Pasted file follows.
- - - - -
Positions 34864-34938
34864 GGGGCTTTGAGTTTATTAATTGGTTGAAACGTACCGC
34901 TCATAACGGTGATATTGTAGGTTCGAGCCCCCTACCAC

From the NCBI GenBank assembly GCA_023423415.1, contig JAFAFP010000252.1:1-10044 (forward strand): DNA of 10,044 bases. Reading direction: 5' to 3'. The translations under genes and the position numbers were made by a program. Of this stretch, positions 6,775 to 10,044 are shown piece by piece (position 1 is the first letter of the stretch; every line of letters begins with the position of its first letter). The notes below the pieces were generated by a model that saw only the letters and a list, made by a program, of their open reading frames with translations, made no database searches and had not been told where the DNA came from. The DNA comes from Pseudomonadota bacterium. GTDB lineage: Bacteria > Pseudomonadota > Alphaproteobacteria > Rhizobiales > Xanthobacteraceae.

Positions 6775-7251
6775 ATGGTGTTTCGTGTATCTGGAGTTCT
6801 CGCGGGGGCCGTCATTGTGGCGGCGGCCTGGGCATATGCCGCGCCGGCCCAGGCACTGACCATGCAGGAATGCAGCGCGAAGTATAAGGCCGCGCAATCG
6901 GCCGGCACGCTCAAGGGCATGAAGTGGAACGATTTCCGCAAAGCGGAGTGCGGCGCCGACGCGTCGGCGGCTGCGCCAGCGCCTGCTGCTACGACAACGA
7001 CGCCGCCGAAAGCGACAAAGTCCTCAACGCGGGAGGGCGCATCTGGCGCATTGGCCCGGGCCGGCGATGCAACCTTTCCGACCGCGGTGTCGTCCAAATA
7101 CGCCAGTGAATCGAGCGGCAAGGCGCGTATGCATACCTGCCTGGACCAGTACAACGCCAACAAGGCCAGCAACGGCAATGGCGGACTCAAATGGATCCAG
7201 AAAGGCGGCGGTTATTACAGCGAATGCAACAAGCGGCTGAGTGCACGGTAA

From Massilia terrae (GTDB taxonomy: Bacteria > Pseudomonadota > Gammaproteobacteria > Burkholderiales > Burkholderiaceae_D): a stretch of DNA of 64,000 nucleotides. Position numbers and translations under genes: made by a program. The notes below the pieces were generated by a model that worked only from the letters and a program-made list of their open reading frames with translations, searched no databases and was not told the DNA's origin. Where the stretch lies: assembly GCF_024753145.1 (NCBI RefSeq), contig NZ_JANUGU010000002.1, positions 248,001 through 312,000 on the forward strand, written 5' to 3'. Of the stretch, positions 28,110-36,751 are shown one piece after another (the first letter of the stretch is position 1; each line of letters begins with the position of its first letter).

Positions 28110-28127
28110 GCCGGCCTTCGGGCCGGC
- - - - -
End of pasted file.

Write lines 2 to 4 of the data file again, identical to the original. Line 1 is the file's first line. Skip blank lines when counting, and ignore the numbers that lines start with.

34864 GGGGCTTTGAGTTTATTAATTGGTTGAAACGTACCGC
34901 TCATAACGGTGATATTGTAGGTTCGAGCCCCCTACCAC

From the NCBI GenBank assembly GCA_023423415.1, contig JAFAFP010000252.1:1-10044 (forward strand): DNA of 10,044 bases. Reading direction: 5' to 3'. The translations under genes and the position numbers were made by a program. Of this stretch, positions 6,775 to 10,044 are shown piece by piece (position 1 is the first letter of the stretch; every line of letters begins with the position of its first letter). The notes below the pieces were generated by a model that saw only the letters and a list, made by a program, of their open reading frames with translations, made no database searches and had not been told where the DNA came from. The DNA comes from Pseudomonadota bacterium. GTDB lineage: Bacteria > Pseudomonadota > Alphaproteobacteria > Rhizobiales > Xanthobacteraceae.